This has been a month rich in faculty accomplishment. An abiding
pleasure of serving as the dean this year has been discovering
the depth and breadth of faculty scholarly work. As I interview
very promising candidates for our tenure track searches this month,
I have been struck by what distinguished and active company they
will join. And though we are still interviewing in most searches,
I expect that we will be able to invite some similarly stellar
young people to join us in the very near future.
Jill Bubier, Marjorie Fisher Associate Professor
of Environmental Studies, has received notice of a new NSF award
for a half-million dollar project that will
establish a global network of peatland research. Jill is co-investigator and
a member of the steering committee for “Globalization of Northern Peatland
Geology professor Al Werner spends his summers drilling deep holes in the arctic
and then analyzes these lake cores to track climate change during the last 2,000
years. He has been a leader among us in integrating students into this research
for many years. His most recent proposal to the NSF to support the analysis of
the core data has been recommended for funding. This is a good example of how
we combine faculty fellowship and grant support, student support through Cascade
mentoring and a summer grant from the Center for Global Initiatives, and then
federal funding to sustain a long-term research program.
Roger Babb, professor of theatre arts, continues his work on contemporary Polish
theater. His interview with Polish director Grzegorz Bral appears in the current
Slavic and Eastern European Performance Journal. His review of Kazimierz
Concise History of Polish Theater appeared recently in The Polish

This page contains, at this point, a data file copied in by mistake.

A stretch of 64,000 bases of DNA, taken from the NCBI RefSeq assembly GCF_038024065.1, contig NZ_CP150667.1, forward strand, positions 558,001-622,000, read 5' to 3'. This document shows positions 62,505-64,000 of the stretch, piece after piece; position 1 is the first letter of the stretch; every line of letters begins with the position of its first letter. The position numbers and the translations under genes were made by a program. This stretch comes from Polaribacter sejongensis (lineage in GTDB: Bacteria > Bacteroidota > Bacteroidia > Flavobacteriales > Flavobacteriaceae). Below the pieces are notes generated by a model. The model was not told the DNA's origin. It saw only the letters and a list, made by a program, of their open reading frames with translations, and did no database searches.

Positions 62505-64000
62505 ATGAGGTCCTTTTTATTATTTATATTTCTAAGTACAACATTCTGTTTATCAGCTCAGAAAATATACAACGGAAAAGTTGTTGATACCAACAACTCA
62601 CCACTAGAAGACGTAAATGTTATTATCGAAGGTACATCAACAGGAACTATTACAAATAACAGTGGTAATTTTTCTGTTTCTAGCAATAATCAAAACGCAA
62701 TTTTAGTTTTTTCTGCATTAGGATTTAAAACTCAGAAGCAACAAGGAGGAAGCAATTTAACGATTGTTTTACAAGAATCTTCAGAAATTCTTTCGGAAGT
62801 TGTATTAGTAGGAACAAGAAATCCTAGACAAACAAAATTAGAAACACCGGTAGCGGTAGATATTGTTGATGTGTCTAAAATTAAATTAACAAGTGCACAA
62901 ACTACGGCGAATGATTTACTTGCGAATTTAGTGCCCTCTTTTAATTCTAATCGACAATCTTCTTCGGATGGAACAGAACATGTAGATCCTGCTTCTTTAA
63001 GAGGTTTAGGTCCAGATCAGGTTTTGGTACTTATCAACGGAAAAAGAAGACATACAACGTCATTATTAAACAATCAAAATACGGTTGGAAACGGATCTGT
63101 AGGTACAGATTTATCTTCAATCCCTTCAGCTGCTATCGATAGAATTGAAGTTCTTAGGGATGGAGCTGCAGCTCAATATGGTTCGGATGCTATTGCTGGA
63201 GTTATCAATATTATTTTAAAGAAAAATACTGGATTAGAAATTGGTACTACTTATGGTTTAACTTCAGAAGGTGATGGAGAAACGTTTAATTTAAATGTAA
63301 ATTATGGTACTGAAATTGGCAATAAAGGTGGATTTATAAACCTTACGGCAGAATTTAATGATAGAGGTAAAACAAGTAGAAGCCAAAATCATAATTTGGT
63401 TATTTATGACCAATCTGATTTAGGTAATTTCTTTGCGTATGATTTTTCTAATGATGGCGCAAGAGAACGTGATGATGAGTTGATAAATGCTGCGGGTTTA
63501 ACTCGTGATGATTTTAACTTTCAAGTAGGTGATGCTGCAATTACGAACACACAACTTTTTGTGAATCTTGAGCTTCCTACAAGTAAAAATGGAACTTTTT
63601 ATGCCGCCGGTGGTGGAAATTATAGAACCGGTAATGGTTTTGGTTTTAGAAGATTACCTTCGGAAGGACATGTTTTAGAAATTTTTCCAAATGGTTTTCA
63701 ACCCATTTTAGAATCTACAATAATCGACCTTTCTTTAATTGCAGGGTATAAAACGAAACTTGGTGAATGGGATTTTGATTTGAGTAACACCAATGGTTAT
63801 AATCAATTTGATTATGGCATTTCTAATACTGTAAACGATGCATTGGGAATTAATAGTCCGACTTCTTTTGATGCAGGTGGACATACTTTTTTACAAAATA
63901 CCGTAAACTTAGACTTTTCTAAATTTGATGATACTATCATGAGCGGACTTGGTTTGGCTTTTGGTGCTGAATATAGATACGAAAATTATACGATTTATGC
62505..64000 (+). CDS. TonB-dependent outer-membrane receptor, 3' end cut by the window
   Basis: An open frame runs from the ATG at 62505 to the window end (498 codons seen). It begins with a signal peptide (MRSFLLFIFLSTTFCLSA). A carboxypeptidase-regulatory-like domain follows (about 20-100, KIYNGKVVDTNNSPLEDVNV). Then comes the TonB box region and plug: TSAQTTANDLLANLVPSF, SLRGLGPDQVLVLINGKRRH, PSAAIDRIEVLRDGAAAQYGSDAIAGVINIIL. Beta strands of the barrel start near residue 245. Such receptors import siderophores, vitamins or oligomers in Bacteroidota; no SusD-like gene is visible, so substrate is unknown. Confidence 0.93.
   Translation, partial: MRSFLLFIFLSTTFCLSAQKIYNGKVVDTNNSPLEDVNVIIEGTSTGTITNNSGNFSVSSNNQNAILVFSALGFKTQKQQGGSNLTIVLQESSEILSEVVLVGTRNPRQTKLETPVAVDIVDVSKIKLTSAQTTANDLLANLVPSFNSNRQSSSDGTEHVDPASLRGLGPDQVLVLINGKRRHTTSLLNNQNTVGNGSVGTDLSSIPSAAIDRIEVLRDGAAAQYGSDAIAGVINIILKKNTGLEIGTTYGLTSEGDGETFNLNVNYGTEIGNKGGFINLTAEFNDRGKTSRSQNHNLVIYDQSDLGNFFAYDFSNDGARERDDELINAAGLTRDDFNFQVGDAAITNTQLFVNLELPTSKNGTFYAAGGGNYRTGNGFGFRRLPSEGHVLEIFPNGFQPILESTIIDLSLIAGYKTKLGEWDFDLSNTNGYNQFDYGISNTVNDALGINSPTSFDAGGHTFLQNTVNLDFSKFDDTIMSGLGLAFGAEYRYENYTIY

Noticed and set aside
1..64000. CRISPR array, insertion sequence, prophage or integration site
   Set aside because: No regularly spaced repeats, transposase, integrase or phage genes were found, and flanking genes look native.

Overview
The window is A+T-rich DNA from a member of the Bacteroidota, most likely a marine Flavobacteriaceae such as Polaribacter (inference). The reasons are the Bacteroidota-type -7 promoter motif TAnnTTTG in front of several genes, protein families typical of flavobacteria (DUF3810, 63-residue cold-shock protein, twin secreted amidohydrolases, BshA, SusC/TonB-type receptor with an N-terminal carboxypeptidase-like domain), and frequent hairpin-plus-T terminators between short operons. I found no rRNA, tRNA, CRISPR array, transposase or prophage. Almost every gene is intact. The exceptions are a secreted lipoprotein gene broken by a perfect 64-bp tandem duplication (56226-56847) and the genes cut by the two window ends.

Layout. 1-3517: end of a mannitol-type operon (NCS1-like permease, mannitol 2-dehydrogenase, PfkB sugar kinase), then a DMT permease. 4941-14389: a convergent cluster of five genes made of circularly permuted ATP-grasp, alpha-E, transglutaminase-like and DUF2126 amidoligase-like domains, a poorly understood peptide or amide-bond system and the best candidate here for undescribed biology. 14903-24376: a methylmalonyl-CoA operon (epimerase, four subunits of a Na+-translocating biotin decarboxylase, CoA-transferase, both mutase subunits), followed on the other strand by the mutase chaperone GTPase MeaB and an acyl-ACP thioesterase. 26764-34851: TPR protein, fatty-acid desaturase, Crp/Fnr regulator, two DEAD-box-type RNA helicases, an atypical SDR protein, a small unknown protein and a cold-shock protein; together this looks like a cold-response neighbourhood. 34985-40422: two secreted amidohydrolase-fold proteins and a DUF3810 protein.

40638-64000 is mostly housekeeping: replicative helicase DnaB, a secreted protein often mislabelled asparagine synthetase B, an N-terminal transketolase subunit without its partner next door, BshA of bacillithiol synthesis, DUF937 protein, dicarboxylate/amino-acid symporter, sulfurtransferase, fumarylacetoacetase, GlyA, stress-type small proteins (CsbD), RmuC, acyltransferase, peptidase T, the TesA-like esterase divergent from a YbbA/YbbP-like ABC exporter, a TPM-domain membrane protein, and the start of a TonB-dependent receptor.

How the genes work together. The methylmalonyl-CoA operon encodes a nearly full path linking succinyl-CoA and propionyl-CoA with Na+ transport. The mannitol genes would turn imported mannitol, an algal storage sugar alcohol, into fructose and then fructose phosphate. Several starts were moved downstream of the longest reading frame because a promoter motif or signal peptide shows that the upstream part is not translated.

chapter on the Open Theater and The Winter Project will appear this spring in
Radical Collectives Circa 1968: Group Theatres and their Legacy, published by
the University of Michigan Press.
Martha Hoopes, Clare Boothe Luce Assistant Professor of Biological
Sciences, has sent over copies of four articles on topics in ecology she had
in 2004: “Alternative Stable States and Regional Community Structure” and “Stabilizing
Effects in Spatial Parasitoid-Host and Predator-Prey Models: A Review” both
in the Journal of Theoretical Biology; “The Metacommunity Concept: A Framework
for Multi-Scale Community Ecology” in Ecology Letters; and “Mechanisms
of Coexistence in Competitive Metacommunities” in The American Naturalist.
It is a particular pleasure to note that biology professor emerita Jane
who allegedly retired from the College more than a dozen years ago, continues
to both teach and publish at an enviable clip. She has published 16 papers since
1993, such as “Glycoconjugate localization in larval and adult skin of
the bullfrog “in the Journal of Morphology and “Immunocytochemical
detection of integrins alpha 3 and beta l in allografts of the marine sponge” in Biological Bulletin, both in 2004. She continues to supervise student summer
research at Woods Hole and several student independent projects each year. Jane,
we congratulate and thank you!
Tom Wartenberg, professor and chair of philosophy, has just
published a new piece
titled “Teaching Philosophy with Children’s Literature” in Gifted Education Communicator.
Michelle Stephens, assistant professor of English, has been elected to a three-year
term on the Board of Editors of American Literature, the flagship MLA
in American literature. This is a high honor that recognizes her “major
contribution to the study of American literature.
may have heard about this elsewhere, but we now include a genuine
Knight amongst us. A month ago the
President of Iceland recognized Emily Dickinson Senior Lecturer in the Humanities Brad
Leithauser’s love affair with things Icelandic and made him a Knight
of the Order of the Falcon. He reports receiving a medal, a pin, and a testimonial
in Icelandic. It is a wonderful tribute, and we share his pleasure.
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